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Bidding system designed by computer Artifically created bidding system

#1 User is offline   bab9 

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Posted 2010-May-24, 21:16

Does anyone know if there is a bidding system that has been created by a computer? If so, what is it called, and where can I find information on it?
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#2 User is offline   blackshoe 

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Posted 2010-May-24, 21:29

COBRA.

Computers aren't creative. A computer didn't create this, a human did. But he created it for a computer to use.
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#3 User is offline   the hog 

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Posted 2010-May-25, 00:21

Cobra, designed by Lindelhof.
"The King of Hearts a broadsword bears, the Queen of Hearts a rose." W. H. Auden.
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#4 User is offline   hanp 

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Posted 2010-May-25, 03:37

I've made a very small start on writing a computer program that would build a bidding system. The idea is to start with something very simple (preferably nothing) and to apply evolution to it.

At every stage we make many small changes to the existing systems, and then let the new programs bid against eachother. The programs that do well multiply, those that do badly die off, and again small changes are made to the new programs.

So far I've only wrote the code for the simple situation where one partner gets dealt a 15-17 1NT opening, and the other partner can either pass or bid 3NT. The opponents are silent.

I doubt that our project will lead to a competitive bridge system, but hopefully it will be interesting.
and the result can be plotted on a graph.
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#5 User is offline   helene_t 

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Posted 2010-May-25, 03:58

I wrote a program that optimized a system in which only notrump bidding was allowed (!), using evolutionary principles as Han described. I don't remember the exact notrump ranges it came up with, just that it opened much lighter in 3rd/4th seat than 1st/2nd.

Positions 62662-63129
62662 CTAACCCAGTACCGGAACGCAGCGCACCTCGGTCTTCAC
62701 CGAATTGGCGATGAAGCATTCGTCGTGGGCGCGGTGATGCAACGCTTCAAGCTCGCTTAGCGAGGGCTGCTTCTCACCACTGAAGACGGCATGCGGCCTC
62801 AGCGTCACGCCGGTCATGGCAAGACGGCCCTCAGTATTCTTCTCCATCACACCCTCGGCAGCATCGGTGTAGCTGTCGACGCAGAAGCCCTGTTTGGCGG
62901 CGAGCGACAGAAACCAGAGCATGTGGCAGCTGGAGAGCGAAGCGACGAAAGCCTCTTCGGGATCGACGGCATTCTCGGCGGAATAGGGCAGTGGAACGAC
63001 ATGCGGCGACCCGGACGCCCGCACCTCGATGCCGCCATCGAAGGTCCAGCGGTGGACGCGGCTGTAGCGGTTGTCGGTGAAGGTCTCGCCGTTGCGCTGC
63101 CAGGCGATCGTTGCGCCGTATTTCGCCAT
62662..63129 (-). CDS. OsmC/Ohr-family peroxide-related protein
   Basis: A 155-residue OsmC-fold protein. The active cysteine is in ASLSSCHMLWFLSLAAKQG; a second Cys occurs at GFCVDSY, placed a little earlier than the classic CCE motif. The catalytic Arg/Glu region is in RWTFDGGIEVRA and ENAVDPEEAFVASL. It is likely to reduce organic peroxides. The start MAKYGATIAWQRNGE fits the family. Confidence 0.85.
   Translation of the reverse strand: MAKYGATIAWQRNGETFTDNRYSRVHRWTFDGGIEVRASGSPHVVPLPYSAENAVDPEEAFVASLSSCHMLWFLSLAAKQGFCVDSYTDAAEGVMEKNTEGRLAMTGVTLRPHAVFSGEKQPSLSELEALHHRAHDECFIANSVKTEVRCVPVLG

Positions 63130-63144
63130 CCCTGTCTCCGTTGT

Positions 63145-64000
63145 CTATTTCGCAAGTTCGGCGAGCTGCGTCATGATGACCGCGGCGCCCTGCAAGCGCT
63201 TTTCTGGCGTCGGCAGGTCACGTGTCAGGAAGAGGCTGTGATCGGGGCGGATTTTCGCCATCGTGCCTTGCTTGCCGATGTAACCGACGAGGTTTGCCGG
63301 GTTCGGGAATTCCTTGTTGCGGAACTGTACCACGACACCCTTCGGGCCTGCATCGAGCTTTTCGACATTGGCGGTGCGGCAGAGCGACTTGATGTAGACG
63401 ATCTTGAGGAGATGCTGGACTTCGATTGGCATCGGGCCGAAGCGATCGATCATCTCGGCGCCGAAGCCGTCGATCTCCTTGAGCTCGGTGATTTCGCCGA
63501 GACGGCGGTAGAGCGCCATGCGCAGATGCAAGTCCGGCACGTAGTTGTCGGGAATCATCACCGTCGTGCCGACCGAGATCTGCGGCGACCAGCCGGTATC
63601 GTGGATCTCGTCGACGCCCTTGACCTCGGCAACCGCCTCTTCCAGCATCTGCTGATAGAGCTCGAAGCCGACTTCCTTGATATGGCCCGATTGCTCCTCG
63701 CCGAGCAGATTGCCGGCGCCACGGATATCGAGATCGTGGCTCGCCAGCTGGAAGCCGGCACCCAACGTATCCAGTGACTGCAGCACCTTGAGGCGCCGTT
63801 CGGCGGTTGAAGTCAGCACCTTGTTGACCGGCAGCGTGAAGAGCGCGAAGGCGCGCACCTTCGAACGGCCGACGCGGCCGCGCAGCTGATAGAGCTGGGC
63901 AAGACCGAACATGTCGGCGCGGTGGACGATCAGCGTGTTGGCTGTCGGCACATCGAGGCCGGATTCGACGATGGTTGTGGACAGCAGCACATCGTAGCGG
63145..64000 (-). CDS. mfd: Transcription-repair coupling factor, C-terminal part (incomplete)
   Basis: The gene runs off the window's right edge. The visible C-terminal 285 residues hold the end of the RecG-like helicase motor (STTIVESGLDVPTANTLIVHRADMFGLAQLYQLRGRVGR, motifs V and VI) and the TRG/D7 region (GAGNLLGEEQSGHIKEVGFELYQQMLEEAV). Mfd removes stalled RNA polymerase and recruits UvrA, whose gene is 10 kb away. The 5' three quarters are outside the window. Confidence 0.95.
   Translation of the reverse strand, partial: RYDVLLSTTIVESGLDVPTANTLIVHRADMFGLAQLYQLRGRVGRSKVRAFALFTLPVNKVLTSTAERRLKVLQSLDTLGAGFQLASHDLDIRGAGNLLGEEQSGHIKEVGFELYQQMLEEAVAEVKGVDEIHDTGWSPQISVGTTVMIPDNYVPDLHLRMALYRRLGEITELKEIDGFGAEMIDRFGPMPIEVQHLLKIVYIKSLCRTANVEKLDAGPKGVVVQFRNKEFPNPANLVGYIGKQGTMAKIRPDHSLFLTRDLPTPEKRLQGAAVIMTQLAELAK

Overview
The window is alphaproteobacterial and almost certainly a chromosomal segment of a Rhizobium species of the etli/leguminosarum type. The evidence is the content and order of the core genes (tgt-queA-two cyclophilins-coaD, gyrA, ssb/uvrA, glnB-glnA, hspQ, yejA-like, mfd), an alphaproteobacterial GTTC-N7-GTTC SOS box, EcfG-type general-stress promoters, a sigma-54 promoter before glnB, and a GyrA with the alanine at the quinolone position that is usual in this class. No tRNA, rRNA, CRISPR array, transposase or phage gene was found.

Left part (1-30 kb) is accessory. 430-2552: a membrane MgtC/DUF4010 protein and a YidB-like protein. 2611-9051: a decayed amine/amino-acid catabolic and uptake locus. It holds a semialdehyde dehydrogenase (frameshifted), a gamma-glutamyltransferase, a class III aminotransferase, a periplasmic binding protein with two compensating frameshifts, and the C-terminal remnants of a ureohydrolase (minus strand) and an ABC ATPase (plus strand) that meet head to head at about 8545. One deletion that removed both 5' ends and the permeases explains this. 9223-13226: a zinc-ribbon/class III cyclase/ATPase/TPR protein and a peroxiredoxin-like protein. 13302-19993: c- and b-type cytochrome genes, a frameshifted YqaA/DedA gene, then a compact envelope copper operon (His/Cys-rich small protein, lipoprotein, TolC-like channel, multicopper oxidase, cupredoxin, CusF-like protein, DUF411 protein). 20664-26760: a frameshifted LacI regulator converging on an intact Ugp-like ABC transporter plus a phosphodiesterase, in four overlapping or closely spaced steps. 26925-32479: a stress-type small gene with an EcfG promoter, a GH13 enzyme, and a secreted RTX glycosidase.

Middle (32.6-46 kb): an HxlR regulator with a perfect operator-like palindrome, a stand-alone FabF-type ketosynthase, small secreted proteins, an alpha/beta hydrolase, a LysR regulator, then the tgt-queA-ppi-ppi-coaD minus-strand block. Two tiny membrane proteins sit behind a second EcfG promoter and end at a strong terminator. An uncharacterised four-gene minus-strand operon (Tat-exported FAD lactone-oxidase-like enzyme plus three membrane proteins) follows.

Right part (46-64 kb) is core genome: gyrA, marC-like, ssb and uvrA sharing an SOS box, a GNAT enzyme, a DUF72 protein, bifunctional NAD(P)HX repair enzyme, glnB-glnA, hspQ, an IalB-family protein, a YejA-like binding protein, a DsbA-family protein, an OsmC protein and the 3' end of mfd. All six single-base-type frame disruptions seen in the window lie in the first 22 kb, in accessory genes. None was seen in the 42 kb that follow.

I have been thinking about how to generalize this to something more realistic. The problem is how to parametrize the system. When only notrump bidding is allowed, then the system can basically be described by a handful of parameters:
- 1NT opening is at least X1 hcps.
- 2NT opening is at least X2 hcps.
- 3NT opening is at least X3 hcps.
- Invite after 1NT opening is at least X12 hcps.
- Game after 1NT opening is at least X13 hcps.
- Accept invite is at least X123 hcps.
- Game after 2NT opening is at least X23 hcps.

This is just 7 parameters. Distinguish between 1st/2nd and 3rd/4th seat makes 14 and with slam bidding added (I didn't do that but it would be doable) would make it something like 60 parameters I think. But if we allow suit bids also the combinatorics explode, also because the scope for rules that rely on suit length also (and maybe even suit quality, control, stoppers) is much larger than the scope for rules that depend on HCPs only.

One way to simplify it a little is to say that the meaning of a call depends only on
- what information have I already shown?
- what information has partner already shown?
- what is the last bid (and has it been doubled/redoubled)?
- will partner get another turn if I pass?

But even so, the scope for rules is enormous.

Should a bidding system be modeled as a decision tree?

Or should it be modeled as some kind of loss function, so that you chose among all legal calls the one that has the smallest loss?

Or maybe, since we want to use evolutionary principles to optimize it, make a neural network where there is a simple link from genetic alleles to parameters of individual neurons?
As much as I like you guys, you really need to know that this is all complete nonsense --- Pilowsky
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#6 User is offline   Fluffy 

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Posted 2010-May-25, 05:37

why use HCP if you are using computers?
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#7 User is offline   gwnn 

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Posted 2010-May-25, 05:40

Are you suggesting ZARs Fluffy?
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#8 User is offline   helene_t